Boris Johnson will mark the second anniversary of Brexit on Monday by promising to make it easier to get rid of European Union laws that remain on the statute books. A new "Brexit Freedoms Bill" will end the special status of EU laws made before January 1st, 2020, which continue to have precedence over domestic laws.
Mr Johnson said the changes would lighten the burden of regulation on British businesses and ensure that the regulatory framework suited Britain’s interests.
“Getting Brexit done two years ago today was a truly historic moment and the start of an exciting new chapter for our country. We have made huge strides since then to capitalise on our newfound freedoms and restore the UK’s status as a sovereign, independent country that can determine its own future,” he said.
“The plans we have set out today will further unleash the benefits of Brexit and ensure that businesses can spend more of their money investing, innovating and creating jobs.”
Under current rules, changing what is called retained EU law requires primary legislation, so it would take years to repeal or amend the rules adopted when Britain was in the EU that remained on the statute book after Brexit. Attorney general Suella Braverman said changing the system was key to Britain "taking charge of our regained sovereignty" after the 2016 referendum and Mr Johnson's election victory three years later.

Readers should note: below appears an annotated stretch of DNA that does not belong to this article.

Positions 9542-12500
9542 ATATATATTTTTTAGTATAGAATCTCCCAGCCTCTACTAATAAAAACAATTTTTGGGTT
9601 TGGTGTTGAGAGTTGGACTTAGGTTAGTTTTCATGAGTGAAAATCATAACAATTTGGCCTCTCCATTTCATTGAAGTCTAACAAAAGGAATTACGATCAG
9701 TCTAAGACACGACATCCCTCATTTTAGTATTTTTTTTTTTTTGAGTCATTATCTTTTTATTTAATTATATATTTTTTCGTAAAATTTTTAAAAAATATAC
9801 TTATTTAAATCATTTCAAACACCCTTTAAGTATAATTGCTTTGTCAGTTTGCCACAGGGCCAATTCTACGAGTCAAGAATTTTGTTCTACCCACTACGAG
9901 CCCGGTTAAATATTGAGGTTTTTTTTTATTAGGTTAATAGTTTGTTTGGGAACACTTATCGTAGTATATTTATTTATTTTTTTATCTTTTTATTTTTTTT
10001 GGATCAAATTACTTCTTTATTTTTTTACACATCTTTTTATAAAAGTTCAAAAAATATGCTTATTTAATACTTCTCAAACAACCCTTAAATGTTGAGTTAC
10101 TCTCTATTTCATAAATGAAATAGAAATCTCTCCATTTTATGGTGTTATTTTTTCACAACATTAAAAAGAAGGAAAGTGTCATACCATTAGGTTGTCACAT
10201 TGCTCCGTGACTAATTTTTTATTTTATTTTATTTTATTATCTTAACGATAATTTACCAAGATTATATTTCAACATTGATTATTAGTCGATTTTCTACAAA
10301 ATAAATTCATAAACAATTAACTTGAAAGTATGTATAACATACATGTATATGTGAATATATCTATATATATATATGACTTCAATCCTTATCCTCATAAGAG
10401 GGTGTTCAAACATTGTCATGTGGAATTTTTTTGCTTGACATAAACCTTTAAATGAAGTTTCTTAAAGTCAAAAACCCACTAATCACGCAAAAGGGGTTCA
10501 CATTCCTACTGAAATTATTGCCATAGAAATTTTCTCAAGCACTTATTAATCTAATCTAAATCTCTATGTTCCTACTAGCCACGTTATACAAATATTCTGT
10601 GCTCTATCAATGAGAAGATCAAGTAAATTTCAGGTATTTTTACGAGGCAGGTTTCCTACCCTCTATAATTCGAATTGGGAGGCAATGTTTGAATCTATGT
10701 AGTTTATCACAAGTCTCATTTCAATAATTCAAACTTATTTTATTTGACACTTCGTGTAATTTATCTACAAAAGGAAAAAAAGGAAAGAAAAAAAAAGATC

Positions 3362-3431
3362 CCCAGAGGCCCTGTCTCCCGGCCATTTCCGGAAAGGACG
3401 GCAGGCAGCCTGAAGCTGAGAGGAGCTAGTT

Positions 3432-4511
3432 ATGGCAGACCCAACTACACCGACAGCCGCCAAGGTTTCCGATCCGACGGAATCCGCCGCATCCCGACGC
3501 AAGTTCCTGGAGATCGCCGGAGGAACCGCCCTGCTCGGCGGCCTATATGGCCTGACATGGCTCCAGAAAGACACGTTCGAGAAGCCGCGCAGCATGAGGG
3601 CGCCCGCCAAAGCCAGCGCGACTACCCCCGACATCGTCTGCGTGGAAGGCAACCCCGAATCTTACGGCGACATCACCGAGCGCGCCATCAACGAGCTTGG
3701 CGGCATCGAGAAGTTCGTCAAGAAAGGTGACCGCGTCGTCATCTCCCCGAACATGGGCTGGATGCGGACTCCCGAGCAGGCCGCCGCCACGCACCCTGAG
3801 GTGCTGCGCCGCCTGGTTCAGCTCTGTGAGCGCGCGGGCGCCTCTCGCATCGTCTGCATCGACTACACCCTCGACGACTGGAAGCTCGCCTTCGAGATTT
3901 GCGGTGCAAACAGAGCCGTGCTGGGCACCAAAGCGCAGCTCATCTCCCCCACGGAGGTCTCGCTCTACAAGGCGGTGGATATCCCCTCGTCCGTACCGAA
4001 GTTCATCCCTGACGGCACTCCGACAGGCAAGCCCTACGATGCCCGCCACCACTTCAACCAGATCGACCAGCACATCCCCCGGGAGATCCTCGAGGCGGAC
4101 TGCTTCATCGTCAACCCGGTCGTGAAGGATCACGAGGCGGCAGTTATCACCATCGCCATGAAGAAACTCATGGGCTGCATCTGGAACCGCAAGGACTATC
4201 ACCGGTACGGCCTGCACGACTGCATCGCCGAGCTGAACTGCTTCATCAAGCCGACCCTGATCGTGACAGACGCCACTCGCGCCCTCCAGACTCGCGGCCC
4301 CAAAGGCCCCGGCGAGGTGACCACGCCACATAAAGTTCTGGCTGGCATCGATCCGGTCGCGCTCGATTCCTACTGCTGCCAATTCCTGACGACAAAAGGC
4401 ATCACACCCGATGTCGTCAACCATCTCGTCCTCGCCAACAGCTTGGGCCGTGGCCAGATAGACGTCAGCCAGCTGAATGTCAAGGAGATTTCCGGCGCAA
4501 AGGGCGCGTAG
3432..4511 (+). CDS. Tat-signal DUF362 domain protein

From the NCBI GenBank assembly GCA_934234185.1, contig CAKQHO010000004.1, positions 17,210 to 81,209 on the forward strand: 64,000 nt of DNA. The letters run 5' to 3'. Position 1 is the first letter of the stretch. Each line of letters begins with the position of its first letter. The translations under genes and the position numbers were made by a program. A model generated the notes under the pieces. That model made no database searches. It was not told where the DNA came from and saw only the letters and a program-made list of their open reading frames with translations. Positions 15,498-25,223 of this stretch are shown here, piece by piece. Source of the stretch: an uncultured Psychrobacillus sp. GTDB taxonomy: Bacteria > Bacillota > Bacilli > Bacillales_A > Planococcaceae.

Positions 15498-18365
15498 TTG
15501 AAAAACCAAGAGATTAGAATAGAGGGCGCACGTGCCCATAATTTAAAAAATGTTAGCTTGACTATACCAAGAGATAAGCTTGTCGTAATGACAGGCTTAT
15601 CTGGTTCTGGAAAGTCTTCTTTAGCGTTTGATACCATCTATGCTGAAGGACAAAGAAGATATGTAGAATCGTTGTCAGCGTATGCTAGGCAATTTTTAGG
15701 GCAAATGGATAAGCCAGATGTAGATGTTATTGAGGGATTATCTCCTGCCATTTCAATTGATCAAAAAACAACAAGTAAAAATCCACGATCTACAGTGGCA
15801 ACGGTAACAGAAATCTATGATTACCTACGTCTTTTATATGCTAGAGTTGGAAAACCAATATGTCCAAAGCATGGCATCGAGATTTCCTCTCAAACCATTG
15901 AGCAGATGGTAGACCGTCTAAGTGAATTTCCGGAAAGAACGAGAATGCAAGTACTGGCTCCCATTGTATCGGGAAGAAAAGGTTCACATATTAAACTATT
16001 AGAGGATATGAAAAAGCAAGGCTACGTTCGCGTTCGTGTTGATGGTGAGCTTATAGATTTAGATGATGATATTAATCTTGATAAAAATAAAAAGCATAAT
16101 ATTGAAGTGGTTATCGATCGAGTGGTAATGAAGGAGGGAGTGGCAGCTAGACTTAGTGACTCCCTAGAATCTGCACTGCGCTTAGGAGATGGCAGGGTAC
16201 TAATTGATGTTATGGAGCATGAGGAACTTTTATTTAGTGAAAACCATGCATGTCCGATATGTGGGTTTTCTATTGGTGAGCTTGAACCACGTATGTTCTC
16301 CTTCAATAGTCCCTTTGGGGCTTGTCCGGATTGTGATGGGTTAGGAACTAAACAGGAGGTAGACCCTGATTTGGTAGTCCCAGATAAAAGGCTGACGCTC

“Setting up a mechanism to deal with these legacy EU rules is essential. It underpins our ability to grasp important opportunities provided by Brexit. It means we can move away from outdated EU laws that were the result of unsatisfactory compromises within the EU, some of which the UK voted and lobbied against – but was required to adopt without question,” she said.
“These rules often had limited meaningful parliamentary scrutiny, and no democratic legitimacy in the UK at all. It is vital that we take the steps necessary, in this parliament, to remove unnecessary rules altogether and, where regulation is needed, ensure that it meets the UK’s objectives.”
Some Conservative backbenchers have become impatient with the government's failure to exploit Brexit's opportunity to create a new regulatory framework outside the EU. Former Brexit minister David Frost promised a review of retained EU law last September but it has yet to report and the government continues to promise that it will do so "in due course".
Labour's shadow attorney general, Emily Thornberry, was disdainful of the government's plans, noting that it had failed to take advantage of an opportunity offered by Brexit to cut energy bills.
"For all this talk from the government about the potential legislative freedom we have outside the EU, they still refuse to make a concrete change the Labour Party has been demanding in this area for months, which is the removal of VAT on people's energy bills. The British public overwhelmingly support Labour's proposed change, and it is time the government started listening," she said.